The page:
The Bell Beaker people arrived in Britain from the lower Rhine around 2,500 to 2,300 BC with copper tools and weapons, horses and their Indo-European language and nearly completely replaced the Neolithic farmers who were still in the Stone Age. Over the next few centuries, there was a gradual transition from copper to the use of bronze tools and weapons.
The Bronze Age lasted in Britain from around 2,200 BC to 800 BC. The forests of the Paleolithic were cut down with bronze axes and the land was parceled up and converted into mass farming systems. The population exploded. Elite groups emerged and ruled over more complex societies. Then around 1,200 BC, the climate in Britain became significantly wetter and there was a period of cultural decline as agriculture became more difficult and the population shifted into the fertile river valleys from the uplands and lowlands. The Atlantic bronze networks collapsed and people increasingly began to dispose of bronze tools as offerings in wetlands. The population of Britain seems to have declined in this Dark Age which lasted until around 800 BC.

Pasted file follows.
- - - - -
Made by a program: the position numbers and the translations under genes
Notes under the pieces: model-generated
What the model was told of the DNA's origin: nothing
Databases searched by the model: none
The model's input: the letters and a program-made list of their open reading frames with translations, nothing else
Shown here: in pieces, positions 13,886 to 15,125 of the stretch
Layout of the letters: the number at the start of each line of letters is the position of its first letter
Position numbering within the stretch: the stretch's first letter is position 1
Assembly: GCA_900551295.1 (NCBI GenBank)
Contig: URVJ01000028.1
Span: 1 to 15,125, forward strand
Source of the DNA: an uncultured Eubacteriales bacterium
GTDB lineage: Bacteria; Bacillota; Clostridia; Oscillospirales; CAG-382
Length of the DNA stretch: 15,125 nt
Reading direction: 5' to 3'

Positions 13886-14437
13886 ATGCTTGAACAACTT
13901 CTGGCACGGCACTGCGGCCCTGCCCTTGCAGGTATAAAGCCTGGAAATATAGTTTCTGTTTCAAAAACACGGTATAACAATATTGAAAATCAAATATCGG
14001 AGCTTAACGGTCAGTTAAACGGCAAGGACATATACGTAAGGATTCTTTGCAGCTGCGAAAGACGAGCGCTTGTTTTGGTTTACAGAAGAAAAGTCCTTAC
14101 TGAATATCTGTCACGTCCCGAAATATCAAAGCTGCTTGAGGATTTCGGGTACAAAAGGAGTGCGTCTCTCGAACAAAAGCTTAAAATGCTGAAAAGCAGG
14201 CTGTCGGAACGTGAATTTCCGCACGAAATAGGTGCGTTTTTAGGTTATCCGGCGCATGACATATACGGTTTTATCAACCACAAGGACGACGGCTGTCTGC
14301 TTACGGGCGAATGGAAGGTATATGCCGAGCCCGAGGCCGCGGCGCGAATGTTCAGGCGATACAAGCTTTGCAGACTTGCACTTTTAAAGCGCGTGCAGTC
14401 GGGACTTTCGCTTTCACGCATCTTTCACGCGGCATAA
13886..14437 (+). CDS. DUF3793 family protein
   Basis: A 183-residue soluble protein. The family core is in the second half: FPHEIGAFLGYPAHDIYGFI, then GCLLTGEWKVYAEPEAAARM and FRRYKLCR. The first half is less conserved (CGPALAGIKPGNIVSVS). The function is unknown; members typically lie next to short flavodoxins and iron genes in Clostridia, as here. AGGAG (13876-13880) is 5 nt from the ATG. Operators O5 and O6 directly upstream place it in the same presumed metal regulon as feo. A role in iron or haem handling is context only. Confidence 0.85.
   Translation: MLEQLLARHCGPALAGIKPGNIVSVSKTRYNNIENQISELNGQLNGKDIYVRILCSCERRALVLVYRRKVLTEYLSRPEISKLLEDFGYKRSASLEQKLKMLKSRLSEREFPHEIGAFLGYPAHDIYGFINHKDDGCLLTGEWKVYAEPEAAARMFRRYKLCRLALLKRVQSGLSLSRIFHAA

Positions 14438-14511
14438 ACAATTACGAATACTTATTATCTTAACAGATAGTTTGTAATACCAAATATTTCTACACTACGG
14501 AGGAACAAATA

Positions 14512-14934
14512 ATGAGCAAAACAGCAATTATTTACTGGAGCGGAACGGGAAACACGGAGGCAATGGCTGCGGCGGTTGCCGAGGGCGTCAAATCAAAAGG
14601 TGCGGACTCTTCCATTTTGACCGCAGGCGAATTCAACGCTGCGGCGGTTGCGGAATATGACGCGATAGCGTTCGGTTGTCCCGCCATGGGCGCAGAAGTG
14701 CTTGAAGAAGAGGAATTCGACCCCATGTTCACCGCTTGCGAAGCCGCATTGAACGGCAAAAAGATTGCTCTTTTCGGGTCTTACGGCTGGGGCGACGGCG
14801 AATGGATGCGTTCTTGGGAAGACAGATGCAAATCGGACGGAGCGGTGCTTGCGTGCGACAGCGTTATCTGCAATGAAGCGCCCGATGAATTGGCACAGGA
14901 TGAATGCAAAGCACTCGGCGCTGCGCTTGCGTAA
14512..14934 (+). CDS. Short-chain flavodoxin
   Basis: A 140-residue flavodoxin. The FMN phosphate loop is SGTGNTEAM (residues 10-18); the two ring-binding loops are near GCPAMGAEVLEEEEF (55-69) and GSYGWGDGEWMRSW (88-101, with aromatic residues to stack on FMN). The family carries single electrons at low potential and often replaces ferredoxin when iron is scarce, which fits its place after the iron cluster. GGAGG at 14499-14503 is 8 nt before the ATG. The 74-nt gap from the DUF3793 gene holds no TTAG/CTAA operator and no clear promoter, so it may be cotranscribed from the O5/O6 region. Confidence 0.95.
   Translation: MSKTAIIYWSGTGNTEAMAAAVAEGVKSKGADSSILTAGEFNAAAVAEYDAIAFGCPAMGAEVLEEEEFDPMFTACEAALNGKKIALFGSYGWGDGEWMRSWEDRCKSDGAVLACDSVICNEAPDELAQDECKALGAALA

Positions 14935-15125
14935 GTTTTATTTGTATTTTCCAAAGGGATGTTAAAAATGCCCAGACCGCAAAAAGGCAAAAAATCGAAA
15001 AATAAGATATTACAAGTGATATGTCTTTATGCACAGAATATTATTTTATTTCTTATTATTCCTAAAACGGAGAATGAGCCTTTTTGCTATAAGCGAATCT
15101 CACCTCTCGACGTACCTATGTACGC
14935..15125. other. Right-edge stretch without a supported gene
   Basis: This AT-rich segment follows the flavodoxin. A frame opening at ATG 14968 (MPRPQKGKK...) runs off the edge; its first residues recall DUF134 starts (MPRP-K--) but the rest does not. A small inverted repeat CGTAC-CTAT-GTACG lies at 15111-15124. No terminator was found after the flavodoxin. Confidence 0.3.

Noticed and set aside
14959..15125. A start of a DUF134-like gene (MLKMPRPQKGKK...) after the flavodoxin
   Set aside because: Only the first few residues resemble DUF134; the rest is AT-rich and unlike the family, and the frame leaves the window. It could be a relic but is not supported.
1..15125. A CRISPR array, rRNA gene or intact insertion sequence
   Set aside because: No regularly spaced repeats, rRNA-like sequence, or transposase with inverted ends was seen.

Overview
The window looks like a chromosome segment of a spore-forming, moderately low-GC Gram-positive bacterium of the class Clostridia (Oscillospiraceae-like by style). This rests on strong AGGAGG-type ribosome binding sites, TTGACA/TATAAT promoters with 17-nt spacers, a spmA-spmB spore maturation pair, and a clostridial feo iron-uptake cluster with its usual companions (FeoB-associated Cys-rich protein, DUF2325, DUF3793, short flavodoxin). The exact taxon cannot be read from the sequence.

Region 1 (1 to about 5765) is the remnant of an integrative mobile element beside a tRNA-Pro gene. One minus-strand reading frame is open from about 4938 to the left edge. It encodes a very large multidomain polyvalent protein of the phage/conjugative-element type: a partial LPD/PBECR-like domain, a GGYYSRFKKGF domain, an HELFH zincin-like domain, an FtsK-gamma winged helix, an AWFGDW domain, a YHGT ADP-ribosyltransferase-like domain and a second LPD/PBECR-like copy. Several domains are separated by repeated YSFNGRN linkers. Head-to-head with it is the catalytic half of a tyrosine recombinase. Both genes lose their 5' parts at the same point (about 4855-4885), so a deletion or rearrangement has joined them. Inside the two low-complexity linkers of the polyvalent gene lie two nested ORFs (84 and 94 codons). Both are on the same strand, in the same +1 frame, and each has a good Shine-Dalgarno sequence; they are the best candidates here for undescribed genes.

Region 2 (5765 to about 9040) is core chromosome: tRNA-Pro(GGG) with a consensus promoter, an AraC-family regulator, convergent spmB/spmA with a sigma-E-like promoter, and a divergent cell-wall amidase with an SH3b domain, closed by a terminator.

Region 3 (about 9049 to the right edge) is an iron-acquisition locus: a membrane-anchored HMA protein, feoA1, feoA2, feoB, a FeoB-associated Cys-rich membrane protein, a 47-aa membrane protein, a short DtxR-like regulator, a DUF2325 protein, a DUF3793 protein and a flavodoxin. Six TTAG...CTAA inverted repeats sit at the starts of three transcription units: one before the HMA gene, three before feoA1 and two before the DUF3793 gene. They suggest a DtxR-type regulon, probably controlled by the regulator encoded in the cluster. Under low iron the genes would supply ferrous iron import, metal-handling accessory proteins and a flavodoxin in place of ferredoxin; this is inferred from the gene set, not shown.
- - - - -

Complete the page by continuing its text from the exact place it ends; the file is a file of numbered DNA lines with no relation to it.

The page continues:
Fundamentally, little has changed in Britain since the arrival of the Indo-Europeans around 2,500 BC. Celtic languages spread into Britain during the Iron Age before the Roman conquest, but there was no replacement of the population. The Romans came and brought their Latin culture and similarly had little genetic impact on the population. Only the Anglo-Saxons left their mark and even they didn’t replace the preexisting British population. The Britons and the Anglo-Saxons were both descended from the same Bell Beaker population and had only diverged two thousand years before. The Vikings came but had almost no genetic impact on the population either because the English and the Danes had only diverged four centuries before.